By Contributing Writer - April 11, 2021
For the first time since the COVID-19 pandemic outbreak, the World Wrestling Entertainment, internationally known as the WWE, had fans April 10-11 at Raymond James Stadium for WrestleMania 37.
But days before the main event, two WWE superstars took time out to virtually meet health care heroes at Moffitt Cancer Center. Universal Champion Roman Reigns (Joe Anoa’i) and fellow wrestler, rapper and comedian R-Truth (Ronnie Killings) came out sparring!
“No rules on the table!” said R-Truth.
“That’s debatable,” quipped Reigns.
Both superstars have personal ties to cancer that made the meeting even more meaningful.
In 2008, when life seemed perfect, Reigns at the age of 22 was diagnosed with chronic myeloid leukemia, or CML. It sent shock waves throughout the sports and entertainment world. Reigns comes from a family with a prestigious history in the WWE (father, brother and cousins) who also found success in the wrestling industry. Dwayne Johnson, known as The Rock, calls Reigns a cousin due to their close family ties. They both share a rich Samoan heritage.
Reigns quickly went into remission but in October 2018, the disease returned.
“It was two different scenarios as to where I was in my life, during my first initial diagnosis,” Reigns said. “It was scary, you know, because I was just a young man. I still feel that way sometimes. I had my whole life ahead of me, so many different goals, things that I had not completed at that point. I felt like I was still on my way to work and at that portion, I felt like I had a giant asterisk next to my name and I wasn’t going to be able to carry out the things I wanted to do.”
In February 2019, Reigns announced he was in remission again and he was coming back.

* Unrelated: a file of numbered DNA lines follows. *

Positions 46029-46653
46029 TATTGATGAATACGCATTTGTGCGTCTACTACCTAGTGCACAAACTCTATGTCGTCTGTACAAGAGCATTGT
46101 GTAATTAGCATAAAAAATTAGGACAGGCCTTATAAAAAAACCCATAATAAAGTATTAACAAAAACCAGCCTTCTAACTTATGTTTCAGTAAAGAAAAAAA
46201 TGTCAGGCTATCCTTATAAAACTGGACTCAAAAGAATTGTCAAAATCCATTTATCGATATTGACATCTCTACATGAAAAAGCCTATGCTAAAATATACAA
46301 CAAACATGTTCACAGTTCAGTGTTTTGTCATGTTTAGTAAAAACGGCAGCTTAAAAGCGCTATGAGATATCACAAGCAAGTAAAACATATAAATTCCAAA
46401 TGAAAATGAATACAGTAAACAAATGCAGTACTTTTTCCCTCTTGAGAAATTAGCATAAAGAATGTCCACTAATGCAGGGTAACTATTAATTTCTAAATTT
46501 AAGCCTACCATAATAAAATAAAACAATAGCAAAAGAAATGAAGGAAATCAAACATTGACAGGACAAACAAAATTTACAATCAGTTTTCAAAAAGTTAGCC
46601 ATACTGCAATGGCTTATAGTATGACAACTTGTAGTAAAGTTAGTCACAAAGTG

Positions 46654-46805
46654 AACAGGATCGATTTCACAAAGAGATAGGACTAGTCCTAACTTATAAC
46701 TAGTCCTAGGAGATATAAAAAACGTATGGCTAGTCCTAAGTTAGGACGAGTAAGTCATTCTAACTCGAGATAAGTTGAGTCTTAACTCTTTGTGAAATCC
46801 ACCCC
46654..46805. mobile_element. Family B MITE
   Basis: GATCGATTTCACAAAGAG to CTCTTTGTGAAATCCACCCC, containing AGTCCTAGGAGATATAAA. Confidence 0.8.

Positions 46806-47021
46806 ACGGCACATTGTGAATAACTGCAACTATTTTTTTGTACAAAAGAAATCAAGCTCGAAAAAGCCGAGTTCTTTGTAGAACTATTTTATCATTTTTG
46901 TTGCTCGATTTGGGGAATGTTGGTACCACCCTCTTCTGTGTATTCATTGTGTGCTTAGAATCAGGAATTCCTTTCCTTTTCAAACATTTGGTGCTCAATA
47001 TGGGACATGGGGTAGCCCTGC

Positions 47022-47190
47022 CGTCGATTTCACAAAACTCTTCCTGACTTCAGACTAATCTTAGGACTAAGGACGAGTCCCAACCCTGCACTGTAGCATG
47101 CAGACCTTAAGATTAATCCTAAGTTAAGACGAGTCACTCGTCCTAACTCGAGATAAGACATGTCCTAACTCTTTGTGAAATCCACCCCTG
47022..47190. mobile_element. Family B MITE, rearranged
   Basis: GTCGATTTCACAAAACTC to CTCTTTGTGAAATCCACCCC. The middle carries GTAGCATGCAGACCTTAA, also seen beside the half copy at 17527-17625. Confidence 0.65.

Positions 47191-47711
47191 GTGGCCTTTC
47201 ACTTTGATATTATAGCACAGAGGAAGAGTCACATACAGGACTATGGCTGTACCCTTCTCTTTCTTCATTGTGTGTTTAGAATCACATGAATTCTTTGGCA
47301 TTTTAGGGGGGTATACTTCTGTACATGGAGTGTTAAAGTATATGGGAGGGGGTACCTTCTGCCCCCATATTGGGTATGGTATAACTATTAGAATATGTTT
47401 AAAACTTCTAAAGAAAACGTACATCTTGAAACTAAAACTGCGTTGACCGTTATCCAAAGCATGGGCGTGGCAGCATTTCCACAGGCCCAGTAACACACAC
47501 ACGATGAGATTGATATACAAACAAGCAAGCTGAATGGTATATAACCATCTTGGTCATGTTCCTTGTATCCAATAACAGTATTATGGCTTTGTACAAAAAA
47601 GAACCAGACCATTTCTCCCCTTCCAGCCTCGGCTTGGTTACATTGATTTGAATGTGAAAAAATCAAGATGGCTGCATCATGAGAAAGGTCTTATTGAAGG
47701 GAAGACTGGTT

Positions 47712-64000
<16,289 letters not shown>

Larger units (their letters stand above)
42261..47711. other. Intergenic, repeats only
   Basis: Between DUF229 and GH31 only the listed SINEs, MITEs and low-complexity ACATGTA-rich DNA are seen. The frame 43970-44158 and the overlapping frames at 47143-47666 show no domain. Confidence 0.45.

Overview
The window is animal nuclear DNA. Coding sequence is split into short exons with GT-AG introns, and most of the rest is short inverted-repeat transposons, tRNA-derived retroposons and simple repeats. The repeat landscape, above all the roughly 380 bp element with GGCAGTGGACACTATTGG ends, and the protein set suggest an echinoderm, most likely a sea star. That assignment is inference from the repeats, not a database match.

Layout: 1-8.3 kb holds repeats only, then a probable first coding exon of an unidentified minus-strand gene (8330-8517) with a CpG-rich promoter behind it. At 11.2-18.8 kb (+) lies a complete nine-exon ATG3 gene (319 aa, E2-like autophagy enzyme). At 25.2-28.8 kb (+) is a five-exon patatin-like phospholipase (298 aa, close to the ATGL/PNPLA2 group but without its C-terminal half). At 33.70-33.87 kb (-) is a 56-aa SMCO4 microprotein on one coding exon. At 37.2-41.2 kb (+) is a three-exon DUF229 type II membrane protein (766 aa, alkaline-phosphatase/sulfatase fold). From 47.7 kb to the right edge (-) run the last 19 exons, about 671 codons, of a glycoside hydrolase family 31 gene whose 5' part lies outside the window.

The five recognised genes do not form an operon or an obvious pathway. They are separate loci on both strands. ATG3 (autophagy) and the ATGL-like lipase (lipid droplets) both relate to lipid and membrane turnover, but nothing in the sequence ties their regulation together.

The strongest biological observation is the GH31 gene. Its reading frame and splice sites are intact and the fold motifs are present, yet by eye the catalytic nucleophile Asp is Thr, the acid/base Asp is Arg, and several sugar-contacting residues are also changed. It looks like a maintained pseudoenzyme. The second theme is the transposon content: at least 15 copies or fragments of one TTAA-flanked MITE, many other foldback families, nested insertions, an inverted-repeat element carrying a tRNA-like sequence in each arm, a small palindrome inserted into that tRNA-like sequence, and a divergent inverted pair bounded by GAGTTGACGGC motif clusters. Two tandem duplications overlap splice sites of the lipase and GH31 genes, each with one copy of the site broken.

“Thank God everything played out the way it did, but yeah, I mean it’s been challenging, but I always feel very fortunate, as you know. I think of all the cancers, the process of blood cancer, where we are with research and the development of the medications, it really puts us ahead of the eight ball and it allows us to continue to still live very full lives and carry out our dreams,” Reigns said.
Cancer also hit close to home for R-Truth when his sister was diagnosed with the disease.
R-Truth and Reigns played off each other as if sparring in the ring during their time with Moffitt team members. They traveled together often for work, pre-COVID, and are friends outside of the job. R-Truth’s comedic-style persona had everyone in stitches, particularly Moffitt systems analyst Jennifer Voegler, who works in the cell therapy vaccine lab.
She asked, “What are your favorite foods?”
“Pancakes, the IHOP kind!” he said. He also couldn’t resist eating sushi when he arrived in Tampa for WrestleMania 37.
For Strategic Communications account coordinator Patrick Carragher, meeting both superstars was a dream come true. He’s been a WWE fan for as long as he can remember. He collects anything he can get his hands on.
“I was very fortunate earlier in my career as a sports reporter to interview a handful of professional athletes, so I try not to get star-struck but I couldn’t help myself today. Living in Tampa I’ve run into a lot off WWE superstars around town at a pharmacy, coffee shop or hardware store, but I never go up to talk to them because I don’t want to bother them when they’re out trying to live their off-screen lives. My wife and I keep a running tally of who we’ve seen and where. Her list is much more impressive than mine! But to be able to sit down and have a conversation with them was something I’ll hold special for a long time,” Carragher said. He cheered at the top of his lungs alongside thousands of excited fans at WrestleMania 37!
So how does the enormous responsibilities of Reigns, R-Truth and other WWE superstars play out in this iconic business, wrestling in front of fans from all over the planet? And how does it connect to the roles we have as team members at Moffitt?
“Roman and R-Truth discussed their training and commitment to their jobs as entertainers, and what they do outside the ring every day to prepare. Our jobs at Moffitt is like the training and commitment necessary for Moffitt team members to do our jobs,” said research scientist Dr. Rob Rounbehler.
But Voegler may have said it best. “Millions of fans rely on Roman and R-Truth for inspiration, an escape from reality and entertainment. They both positively impact and improve so many peoples’ lives. As Moffitt employees, we are all involved in the mission to contribute to the prevention and cure of cancer regardless of our role here. Millions of patients and their families depend on each member of our team to provide unparalleled, compassionate and innovative care in all that we do.”